In grey cast iron the free graphite is in the form of flakes. The
matrix may be ferritic for the lower strengths to pearlitic for
The strength of a grey cast iron varies with the section size of the
casting due to solidification effects: This is referred to as
Also, the strength in compression is three to four times the tensile
strength because of the planes of weakness created by the graphite
flakes. The material tends to be brittle compared to steel, but is
extremely stiff and deflects little before fracture. This imparts
the characteristic damping qualities of grey cast iron.
The graphite flakes also have a lubricating effect giving the
material advantages in sliding wear applications. Grey cast iron has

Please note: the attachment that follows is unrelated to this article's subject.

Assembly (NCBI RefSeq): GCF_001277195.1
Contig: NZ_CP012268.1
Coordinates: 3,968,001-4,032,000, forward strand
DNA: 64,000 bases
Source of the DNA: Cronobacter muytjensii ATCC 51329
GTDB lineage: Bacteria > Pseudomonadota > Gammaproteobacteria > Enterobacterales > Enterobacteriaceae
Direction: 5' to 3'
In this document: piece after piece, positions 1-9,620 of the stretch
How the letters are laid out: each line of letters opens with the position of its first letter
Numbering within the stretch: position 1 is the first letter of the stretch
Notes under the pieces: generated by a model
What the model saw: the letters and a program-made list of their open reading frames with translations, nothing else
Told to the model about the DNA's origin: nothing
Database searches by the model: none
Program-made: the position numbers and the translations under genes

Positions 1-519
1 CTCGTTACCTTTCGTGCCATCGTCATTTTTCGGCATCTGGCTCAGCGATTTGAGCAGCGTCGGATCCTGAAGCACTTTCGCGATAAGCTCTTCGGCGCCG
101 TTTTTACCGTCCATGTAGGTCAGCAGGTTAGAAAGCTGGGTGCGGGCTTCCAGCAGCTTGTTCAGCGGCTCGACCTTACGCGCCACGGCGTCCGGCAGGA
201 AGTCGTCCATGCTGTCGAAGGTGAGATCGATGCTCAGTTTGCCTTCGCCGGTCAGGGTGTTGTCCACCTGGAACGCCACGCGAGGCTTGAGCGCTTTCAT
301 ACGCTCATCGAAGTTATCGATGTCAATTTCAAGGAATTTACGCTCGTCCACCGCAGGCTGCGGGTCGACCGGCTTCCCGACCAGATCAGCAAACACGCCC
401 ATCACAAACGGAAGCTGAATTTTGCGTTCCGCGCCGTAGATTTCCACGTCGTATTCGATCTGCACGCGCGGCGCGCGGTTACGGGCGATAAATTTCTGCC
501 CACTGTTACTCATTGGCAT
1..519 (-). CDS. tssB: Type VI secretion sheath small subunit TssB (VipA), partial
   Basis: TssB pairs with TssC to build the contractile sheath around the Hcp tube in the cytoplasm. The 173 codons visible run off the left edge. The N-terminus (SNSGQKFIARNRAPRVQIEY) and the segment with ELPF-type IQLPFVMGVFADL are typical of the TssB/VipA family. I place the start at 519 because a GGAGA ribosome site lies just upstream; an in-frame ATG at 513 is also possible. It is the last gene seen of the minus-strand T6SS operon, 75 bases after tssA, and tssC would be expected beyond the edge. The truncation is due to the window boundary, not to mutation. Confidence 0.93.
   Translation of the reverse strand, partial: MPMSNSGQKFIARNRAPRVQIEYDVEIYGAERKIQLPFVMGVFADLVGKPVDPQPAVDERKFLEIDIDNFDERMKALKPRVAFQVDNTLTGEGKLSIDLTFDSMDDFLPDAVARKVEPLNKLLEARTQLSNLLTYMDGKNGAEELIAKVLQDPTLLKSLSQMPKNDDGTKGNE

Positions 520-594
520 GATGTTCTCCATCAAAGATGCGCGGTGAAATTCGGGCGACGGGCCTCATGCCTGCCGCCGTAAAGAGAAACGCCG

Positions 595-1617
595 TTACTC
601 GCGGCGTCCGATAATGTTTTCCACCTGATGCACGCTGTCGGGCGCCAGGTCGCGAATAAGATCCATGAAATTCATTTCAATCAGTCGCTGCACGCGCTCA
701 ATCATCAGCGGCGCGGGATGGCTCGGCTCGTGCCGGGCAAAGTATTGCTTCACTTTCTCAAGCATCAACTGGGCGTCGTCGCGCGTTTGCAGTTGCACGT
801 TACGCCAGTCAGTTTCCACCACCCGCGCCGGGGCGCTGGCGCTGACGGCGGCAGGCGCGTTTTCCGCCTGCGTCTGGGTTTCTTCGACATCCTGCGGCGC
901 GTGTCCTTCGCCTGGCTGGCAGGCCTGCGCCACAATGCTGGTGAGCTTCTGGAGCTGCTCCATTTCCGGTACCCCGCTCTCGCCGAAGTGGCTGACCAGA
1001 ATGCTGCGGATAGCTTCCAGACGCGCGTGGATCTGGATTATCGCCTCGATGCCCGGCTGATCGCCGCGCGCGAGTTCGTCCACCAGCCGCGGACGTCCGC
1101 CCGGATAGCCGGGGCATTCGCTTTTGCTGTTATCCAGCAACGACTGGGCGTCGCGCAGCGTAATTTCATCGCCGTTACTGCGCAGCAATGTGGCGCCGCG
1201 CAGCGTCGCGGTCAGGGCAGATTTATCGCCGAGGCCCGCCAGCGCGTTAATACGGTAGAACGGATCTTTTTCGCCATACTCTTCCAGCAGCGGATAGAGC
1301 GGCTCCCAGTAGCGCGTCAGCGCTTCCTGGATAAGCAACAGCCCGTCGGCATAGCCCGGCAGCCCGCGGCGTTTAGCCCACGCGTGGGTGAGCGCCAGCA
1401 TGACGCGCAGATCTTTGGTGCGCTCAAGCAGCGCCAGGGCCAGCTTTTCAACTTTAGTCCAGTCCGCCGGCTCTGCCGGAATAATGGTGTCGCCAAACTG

better casting characteristics than steel allowing finer detail and
complex shapes. It also machines more easily and quickly. A
disadvantage is that it cannot be readily welded.
Classic applications for grey cast iron are engine cylinder heads
and blocks utilising the thin and complex cast sections for water
cooling passages and the damping characteristics for quietness.
Gear boxes and gears are made in grey cast iron for quietness and
the wear properties.
Machine tool slideways use the wear characteristics.
General engineering castings benefit from the ease of casting, the
comparatively simple pattern equipment and the shorter lead times to
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